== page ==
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1/15/2017

Take What you Have and -- GO

      As the primary irritant and contributor to this website, I am drawn back to promoting boating and the San Juans.

        How many times have you heard  (or said yourself)  "I can't because...."   -- finish the statement with any handy excuse for not making that long talked about trip.  In many cases, the excuses I use are bogus or easily overcome.

For instance:

  • The no money excuse:
    • If you are dead broke, I suggest that you forge ahead and make plans anyway, things have a way of working out.
    • Reduce the budget some,  try dialing back what you really need to get going to the San Juans.  
      • New radar - NO, new motor - NO - how about used? New plotter - NO.  You may be  hopeless if you need all the newest toys to vacation or go on a boat ride.

  • The no boat excuse:
    • Take what you have, or consider renting or buying a used runabout or skiff.
      • One time we came across a couple (a well seasoned couple I might add) at Pelican Beach.  They arrived in an 8' plywood sailing pram (with oars and no motor) and they had towed another 8' pram with  camping gear.  They told us they had put in at Anacortes and were spending a week as they had done for many years.  I was  impressed and somewhat embarrassed for my boat full of goodies, and creature comforts.
                Let's expand on the idea of buying a used boat.  Once a few years back, I sold our primary boat just a few weeks before a planned trip to the San Juans.   Now boat-less, except for my beloved 9' dinghy, I was faced with canceling my family vacation. Instead, I decided to buy an inexpensive boat, and use it once for our  San Juan trip and then sell it upon our return.  I bought a small well known   readily available sailboat and trailer.  We boat camped for ten days, and then  I sold the temporary boat for 100% what I paid for it. 
          The overall cost for that trip was just the cost of fuel and provisioning.  I know, some people will criticize the wisdom of taking an unknown boat, breakdowns, blah blah blah. Thats OK, I agree what we did is not for everyone, but it worked well for us, and besides, I brought my dinghy and trusted 5hp Honda as back up.

  • The no time excuse:
    • Baloney - If you really want to go you will make the time, so go mark your calendar right now!

  • One last thought; life happens, when everything in life gangs up on you conspiring to stop your boating trip, don't give up.  Instead, postpone the boat part and go in your car. Camping or resorting around the San Juans is almost as good as boating around the San Juans.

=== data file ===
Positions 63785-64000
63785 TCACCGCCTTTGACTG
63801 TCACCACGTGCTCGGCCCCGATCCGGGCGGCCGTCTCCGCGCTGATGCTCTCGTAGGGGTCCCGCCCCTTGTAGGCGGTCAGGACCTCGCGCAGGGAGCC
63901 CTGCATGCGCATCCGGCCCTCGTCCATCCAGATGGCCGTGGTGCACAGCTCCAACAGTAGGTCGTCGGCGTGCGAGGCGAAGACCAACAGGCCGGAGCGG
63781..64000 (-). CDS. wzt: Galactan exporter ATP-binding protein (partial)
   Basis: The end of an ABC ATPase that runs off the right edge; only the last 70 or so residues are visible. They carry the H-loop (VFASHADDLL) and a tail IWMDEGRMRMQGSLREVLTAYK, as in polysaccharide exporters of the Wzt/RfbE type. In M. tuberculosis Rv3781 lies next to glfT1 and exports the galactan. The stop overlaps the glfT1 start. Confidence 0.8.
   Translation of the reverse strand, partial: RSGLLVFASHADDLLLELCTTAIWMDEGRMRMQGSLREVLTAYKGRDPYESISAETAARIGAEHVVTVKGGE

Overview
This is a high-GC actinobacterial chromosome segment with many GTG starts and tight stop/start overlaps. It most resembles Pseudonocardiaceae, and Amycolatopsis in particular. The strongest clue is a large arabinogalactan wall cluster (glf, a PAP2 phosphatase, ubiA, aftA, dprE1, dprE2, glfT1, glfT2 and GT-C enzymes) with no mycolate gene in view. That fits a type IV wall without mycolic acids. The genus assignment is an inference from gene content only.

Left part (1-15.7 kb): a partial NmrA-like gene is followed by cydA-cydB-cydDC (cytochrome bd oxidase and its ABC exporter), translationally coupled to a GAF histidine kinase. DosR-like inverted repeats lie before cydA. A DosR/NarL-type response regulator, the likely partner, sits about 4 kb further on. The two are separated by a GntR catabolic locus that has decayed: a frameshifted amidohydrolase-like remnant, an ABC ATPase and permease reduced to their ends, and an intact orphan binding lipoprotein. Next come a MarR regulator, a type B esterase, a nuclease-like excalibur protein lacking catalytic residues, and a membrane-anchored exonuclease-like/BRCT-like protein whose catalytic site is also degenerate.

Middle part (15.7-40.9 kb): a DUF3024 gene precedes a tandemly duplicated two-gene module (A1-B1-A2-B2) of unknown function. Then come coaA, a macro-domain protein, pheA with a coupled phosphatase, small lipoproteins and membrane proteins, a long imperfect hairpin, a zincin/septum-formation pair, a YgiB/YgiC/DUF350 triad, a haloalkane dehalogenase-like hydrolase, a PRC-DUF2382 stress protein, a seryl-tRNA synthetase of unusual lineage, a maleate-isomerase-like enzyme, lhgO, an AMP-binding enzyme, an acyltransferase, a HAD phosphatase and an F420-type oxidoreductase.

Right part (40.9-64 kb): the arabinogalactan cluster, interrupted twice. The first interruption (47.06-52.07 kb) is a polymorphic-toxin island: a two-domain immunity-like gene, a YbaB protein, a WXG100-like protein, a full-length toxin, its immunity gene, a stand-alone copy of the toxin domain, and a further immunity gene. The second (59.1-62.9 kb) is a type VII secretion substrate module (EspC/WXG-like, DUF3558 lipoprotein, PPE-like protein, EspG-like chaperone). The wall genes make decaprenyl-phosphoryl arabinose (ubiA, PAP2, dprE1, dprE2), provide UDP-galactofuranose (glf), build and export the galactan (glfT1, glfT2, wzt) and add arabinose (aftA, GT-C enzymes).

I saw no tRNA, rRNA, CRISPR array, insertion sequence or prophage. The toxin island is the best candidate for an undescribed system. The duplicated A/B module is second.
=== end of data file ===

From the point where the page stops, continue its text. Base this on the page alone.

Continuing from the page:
Take what you have and -- GO!



     My new travel guide may be just what you need.  That's right, I am shamelessly promoting my 2017 "San Juan Islands Travel Guide" -- It is a Land and Sea Guidebook, so whether you are a boater, biker, or car camper, it has what you want.   CLICK HERE   or search Amazon Books - "San Juan Islands Travel Guide"
Thanks - John


1/04/2017

How to Predict Current Direction in Swinomish Channel

        Sooner or later regulars to the San Juans learn to love or hate Swinomish Channel.  Many skippers form an opinion on their very first transit through this popular eleven mile alternative to Deception Pass. Sailors and under powered puttsters fighting the current, hate it, but turn them around and  suddenly their tune changes as the current whisks them along at four miles per hour.

         One day we pulled in to the city float at La Conner and I grumbled to a local boater about how we had been battling the current for hours on our way from James Island.  I remember his comment, he said, "The current flows one way for twenty three hours and then reverses, and no one knows when."  We all laughed and I figured I should get over it.

         I came across this rule of thumb posted on the Port of Skagit County website for estimating the current direction.  

        The rule of thumb for estimating Swinomish Channel current direction at La Conner goes like this:
                 
  • The current flows north from 2.5 - 4 hours before high tide to 2.5 - 4 hours after high tide
  • The current flows south from 2.5 - 4 hours before low tide to 2.5 - 4 hours after low tide
  • Slack water occurs 2.5 - 4 hours after high or low tide, not at the tide change like in some areas.
          You will still need to consult with high and low tide predictions for La Conner to put these rule of thumbs to use.  Be forewarned, many people consider La Conner tide predictions as hocus pocus because they are often wrong.


      I cannot remember this rule so I am going out on a limb here and offering my own memory trick as follows.   We already know that in the San Juans a rule of thumb is that the current flows north on an incoming tide (flood) and south on the ebb, and we know in the Puget Sound and southern area it is basically the opposite.  So my memory hack is to consider Swinomish Channel as part of and subject to the San Juan rules of thumb.  This means, Swinomish Channel flows NORTH on the flood just like the San Juans, but it is late due to distance.

FYI - did you know that all of Swinomish Channel (at least where land is) is a "No Wake - Slow Zone"